with the exception of Alexander
Tweedie of New York was repor
today to the national headquart
The last report from Tweedie said
was ill with typhus at Trasnoyarsl
All the other captives said they s
fered no harm while in the' hands
the Bolsheviki.
BAND BOUNCE ONE1O
MICIGINWEEK EVEN'
4-
A Band Bounce to be presented
the Varsity band on April 24 at
chestra hall will complete the celeb
tion of Michigan Week in Detr
The -celebration starts the evening
April 16 with a farewell dinner
President Harry B. Hutchins.
purpose of Mic1igan Week is to int
est people of-Detroit in the Univ
sity.
Several events are being plamn
for the week. April 24 is intercoll
late day and a full program has b
completed; a luncheon at the Stal
Hotel with the Chicago and Det

ball teams as guests will start
program, "Hughie' Jennings, ma
ager of the Tigers will act as toa
master and following the luncheon:
entire body will march to the b
park headed by the band.
Following the game there will
a supper at the Board of Comme
building. "We expect 2,500 to atten
said Mr. Roscoe B. Huston, '04'L, "a
we want as many undergraduatesp
sent as possible. Tickets can bec
tained through Mr. John Watkt
Butler building, secretary of the Mi
igan club." Tickets.for the lunch
are $1.00, ball game 75 cents, Ba
Bounce 60 cents.
James S. Klumpp, '20M, stud
manager of the band, leaves for
troit today to make final arran
ments for the bounce. Singing
vaudeville stunts will be prese~ted
addition to the concert.
Plans are under way to present ':
Band Bounce in Ann 'Arbor -the ni
of April 23. The band is to meet

of the important matters to
up at this meeting will be the
in of punishment for the two
mvicted by the house commit-
destructive acts at the Union.
MERCHANTS OBSERVE
D FRIDAY; CLOSE 3 HOURS
Arbor merchants with few ex-
is closed their doors yesterday
2 to 3 o'clock in observance of
T'riday. Indications from other
show that the custom of clos-

(H. Hardy Heth) "
While Maeterlink's "Monna Vanna"
was not the happiest selection that
could have been made from the exten-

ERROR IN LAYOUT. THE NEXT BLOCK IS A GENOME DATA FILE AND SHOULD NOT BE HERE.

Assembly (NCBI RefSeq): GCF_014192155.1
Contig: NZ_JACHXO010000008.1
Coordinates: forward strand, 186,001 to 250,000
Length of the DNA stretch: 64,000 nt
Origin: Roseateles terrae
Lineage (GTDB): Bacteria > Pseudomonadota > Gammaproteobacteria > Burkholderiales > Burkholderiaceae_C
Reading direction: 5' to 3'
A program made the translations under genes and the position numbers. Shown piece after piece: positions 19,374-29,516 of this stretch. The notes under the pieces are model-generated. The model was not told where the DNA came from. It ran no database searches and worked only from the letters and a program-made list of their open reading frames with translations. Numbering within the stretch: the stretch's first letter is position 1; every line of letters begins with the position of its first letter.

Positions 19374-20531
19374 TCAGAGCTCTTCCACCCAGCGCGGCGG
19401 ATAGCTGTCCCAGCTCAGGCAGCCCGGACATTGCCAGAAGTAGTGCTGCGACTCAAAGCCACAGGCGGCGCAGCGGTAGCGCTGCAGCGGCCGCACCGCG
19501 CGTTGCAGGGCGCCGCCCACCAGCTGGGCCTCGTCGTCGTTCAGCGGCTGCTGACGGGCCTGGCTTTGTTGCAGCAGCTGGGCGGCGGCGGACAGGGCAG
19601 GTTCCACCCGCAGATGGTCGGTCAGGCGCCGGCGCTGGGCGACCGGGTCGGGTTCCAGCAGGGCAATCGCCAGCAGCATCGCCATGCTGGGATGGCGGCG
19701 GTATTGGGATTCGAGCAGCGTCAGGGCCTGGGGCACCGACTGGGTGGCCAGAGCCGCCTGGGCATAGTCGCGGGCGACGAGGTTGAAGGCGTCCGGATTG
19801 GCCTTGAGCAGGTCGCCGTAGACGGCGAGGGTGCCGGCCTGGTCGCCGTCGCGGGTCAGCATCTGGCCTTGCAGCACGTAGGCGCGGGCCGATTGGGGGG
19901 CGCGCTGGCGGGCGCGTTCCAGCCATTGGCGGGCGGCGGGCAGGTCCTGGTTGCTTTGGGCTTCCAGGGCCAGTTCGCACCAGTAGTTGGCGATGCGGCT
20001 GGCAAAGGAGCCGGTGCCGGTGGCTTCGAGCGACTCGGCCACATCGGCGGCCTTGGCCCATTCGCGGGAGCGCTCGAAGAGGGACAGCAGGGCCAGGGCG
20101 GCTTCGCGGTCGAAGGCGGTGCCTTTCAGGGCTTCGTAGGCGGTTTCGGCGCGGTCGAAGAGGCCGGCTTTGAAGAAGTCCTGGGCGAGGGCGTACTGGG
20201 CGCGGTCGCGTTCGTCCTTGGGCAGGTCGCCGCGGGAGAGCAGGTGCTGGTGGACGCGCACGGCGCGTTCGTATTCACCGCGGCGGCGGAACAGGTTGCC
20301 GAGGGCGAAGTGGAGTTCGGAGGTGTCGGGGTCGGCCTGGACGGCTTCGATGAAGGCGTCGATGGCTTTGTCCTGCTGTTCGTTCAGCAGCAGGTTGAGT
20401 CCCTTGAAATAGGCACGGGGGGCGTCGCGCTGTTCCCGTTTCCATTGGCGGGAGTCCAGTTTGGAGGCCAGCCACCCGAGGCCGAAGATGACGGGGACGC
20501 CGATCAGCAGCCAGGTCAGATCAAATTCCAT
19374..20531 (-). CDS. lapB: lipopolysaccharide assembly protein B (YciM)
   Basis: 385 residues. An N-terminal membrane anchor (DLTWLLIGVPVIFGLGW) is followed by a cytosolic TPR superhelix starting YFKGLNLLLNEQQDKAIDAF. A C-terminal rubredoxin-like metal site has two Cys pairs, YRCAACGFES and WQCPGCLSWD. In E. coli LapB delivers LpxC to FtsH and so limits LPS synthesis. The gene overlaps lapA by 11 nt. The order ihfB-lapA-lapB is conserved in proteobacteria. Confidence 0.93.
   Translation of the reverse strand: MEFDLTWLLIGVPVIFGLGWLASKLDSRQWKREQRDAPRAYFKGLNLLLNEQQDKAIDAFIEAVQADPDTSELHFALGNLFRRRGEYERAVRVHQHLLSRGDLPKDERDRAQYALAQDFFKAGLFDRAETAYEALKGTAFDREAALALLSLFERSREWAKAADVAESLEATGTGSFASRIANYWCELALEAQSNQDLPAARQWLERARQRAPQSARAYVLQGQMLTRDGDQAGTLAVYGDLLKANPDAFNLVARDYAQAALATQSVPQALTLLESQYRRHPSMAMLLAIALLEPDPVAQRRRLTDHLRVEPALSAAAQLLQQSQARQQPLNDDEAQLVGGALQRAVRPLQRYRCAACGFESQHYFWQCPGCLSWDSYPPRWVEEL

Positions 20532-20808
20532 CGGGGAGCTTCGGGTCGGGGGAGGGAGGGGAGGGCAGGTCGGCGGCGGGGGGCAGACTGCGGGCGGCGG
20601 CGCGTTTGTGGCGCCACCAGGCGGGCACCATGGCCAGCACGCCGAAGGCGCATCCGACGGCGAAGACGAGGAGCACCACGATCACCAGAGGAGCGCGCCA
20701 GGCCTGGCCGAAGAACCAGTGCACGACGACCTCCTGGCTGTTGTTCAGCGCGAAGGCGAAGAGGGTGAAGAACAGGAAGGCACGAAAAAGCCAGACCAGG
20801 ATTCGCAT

sive repertoire of readings of Hor-
tense Nielson who appeared in Uni-
veristy Hall yesterday afternoon, the
power of the reader herself was un-
mistakable. Giving a distinct rendi-
tion of every character-Guido, the
husband of Monna Vanna, Prinzivalle,
the heroine's old-time lover, and Mar
co, the father of Guido-keeping each
personality In an individual sphere of
interpretation, all this is no inconsid-
erable task. Miss Nielson handled the
intensely melodramatic theme with a
represion that was untiring.
A powerful voice combined with rare
personality are Miss Nielson's as-
sets. In her tensely emotional scenes
she subdued her voice to mere whis-
perings-a sign of remarkable art.
Her interpretations are works of
thought and suggestability.
"I form a current between my char-
acters," Miss Nielson would tell you.
"It is a sort of current of conscious-
ness. It is thought-a constant im-
aginary and visual relationship that

never must cease." She accredits her
knowledge of fundamentals and par-
ticularly breathing control to her pow-
er of voice. Dramatic action comes
from within, she says. a
Miss Nielson has been on the stage
ever since childhood. She has been
leading lady in "Mrs. Dane's De-
fense," by Henry Arthur Jones. And
she is particularly interested in stu-
dents who aspire for the stage as a
career, predicting that untold possi-
bilities await the man who' can under-
study the older actors of today..."Uni-
versity education does not develop
enugh of personality and potentiality.
The student seldom can ca-ordinate
what he learns with the needs of the
moment. Then, too, many students
follow lines of least resistance and.
do not assert individuality." One
great trouble with systems of learn-
ing is a lack of co-operation and un-
willingness to accept the new, accord-
ing to her.
"Education's a privilege," is her
philosophy. "But keep away from
people who may hurt your work, and
remember never to let jealousy en-
ter in."